P.S. I don't know that I agree with the redundant keywords in the title being bad. The top 3 sites in our niche all do it on their home pages, almost exactly as you exampled. In fact, believe me, the top one's title is:
"Example | example.com - Example widgets, Example doodads &amp; More"

Zivush



 
Msg#: 4442234 posted 6:35 am on Feb 18, 2013 (gmt 0)

@goury
would you use "camera cases" as the anchor text or just "cases"?

If you think you must link to this page from the homepage, I would use "camera cases" because it is a single page and there's no much importance for this particular link AND because you (hopefully) don't link to it massively from many pages with the same anchor text.
On the other side, 'camera cases' as a subject matter of a camera website is not so important to link to it from the homepage.
Think of your site like a big book collection of short stories where some are great, some are OK and some are so and so.
As an author, would you link to the "not so good" short stories from the great ones? No you don't.
Take every page of your site and think closely of it's links structure. Does it worth linking to many sectors and sections or should it be stand by itself and links to only close-related stories?
That's what I think how Google works these days.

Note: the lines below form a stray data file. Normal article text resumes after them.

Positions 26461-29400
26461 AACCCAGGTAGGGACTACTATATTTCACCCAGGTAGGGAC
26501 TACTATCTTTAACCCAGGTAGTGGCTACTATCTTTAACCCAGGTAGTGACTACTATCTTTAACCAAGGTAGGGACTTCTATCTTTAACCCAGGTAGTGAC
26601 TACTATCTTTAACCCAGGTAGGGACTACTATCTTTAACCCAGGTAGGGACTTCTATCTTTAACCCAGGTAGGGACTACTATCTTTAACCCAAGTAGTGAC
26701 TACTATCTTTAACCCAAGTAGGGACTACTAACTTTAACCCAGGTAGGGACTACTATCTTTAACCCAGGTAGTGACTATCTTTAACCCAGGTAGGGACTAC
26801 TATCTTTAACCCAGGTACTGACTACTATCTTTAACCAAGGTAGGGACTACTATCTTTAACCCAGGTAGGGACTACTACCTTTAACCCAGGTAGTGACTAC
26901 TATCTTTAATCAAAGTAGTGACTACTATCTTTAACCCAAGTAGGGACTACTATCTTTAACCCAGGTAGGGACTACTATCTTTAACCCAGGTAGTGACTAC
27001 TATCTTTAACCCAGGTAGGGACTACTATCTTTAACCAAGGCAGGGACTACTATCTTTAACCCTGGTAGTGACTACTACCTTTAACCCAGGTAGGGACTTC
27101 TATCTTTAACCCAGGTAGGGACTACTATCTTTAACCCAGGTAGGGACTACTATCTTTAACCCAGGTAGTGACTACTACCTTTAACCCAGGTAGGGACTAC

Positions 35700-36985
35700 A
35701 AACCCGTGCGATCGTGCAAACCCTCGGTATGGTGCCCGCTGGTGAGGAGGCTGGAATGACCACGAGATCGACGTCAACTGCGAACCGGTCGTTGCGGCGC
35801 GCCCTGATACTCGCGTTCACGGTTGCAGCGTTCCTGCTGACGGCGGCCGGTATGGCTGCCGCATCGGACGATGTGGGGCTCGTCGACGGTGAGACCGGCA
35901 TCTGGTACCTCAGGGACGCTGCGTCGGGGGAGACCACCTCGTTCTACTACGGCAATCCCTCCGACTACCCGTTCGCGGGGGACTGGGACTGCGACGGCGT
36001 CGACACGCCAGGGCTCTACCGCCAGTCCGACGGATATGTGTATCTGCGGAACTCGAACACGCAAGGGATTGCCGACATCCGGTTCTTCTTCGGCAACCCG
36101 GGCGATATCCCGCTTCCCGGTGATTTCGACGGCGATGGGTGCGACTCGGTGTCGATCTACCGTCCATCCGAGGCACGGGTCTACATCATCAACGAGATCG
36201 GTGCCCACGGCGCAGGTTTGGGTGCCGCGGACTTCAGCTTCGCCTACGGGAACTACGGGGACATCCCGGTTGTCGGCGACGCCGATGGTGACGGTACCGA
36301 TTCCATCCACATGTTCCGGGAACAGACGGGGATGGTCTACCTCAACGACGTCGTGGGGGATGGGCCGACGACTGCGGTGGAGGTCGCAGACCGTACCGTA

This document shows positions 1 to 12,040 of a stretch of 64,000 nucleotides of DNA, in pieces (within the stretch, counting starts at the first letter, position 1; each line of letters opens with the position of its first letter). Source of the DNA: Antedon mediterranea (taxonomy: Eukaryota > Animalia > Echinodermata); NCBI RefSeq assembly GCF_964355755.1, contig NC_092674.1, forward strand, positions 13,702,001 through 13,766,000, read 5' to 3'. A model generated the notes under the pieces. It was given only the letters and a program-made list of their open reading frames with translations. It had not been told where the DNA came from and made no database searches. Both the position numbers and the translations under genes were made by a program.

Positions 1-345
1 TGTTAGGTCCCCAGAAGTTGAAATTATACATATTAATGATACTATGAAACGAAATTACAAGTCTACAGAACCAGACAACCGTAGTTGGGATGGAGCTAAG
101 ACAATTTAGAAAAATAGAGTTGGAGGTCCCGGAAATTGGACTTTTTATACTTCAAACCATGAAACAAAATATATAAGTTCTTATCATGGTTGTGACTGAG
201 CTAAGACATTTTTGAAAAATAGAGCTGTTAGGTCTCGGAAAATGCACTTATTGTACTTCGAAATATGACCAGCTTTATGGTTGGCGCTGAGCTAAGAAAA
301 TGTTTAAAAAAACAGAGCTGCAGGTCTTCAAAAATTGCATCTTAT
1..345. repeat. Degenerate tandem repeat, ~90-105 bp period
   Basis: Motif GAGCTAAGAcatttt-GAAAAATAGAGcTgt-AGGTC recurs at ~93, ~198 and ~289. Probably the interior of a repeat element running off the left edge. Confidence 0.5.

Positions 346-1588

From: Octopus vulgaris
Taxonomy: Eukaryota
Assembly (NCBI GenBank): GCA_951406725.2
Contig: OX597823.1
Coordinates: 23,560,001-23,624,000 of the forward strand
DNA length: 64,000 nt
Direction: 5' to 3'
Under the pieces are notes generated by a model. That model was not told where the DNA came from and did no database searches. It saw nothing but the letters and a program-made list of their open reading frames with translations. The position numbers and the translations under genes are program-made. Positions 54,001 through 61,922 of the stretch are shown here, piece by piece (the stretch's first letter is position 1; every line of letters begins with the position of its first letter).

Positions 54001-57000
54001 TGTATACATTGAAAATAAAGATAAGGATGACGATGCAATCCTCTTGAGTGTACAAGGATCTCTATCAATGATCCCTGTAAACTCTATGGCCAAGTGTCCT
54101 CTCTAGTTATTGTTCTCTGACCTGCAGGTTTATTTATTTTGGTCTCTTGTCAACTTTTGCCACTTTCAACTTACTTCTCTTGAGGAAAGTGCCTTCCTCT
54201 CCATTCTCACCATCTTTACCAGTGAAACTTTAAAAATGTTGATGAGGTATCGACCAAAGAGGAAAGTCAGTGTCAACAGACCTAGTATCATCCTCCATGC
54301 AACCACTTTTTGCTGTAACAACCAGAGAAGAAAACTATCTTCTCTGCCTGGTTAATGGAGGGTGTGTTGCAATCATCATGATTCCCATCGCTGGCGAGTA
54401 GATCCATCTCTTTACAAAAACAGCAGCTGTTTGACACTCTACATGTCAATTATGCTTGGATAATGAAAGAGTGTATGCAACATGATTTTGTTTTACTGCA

Likewise, the homepage is the introduction of your peach. How does your site look when it links from its homepage to "camera cases"? What about camera types and other top advices you want to share with your readers?

MikeNoLastName's observation of the G algo behavior supports what I have just wrote above.

gouri

WebmasterWorld Senior Member 5+ Year Member



 
Msg#: 4442234 posted 3:36 pm on Feb 18, 2013 (gmt 0)

@Zivush,

Thanks for the response.

If you think you must link to this page from the homepage, I would use "camera cases" because it is a single page and there's no much importance for this particular link AND because you (hopefully) don't link to it massively from many pages with the same anchor text.

When you say there's no much importance, do you mean there's so much importance?

I think that you are saying when the internal link is from another page on the site, use "camera cases." If the link is an anchor link (link on a page linking to a specific section of the same page), would you use "camera cases" or "cases" only as the anchor text? The reason I ask is I am wondering if the link is to a particular section of a page, would using "camera cases" as the link perhaps be seen as yelling at the search engines since you are already on the page.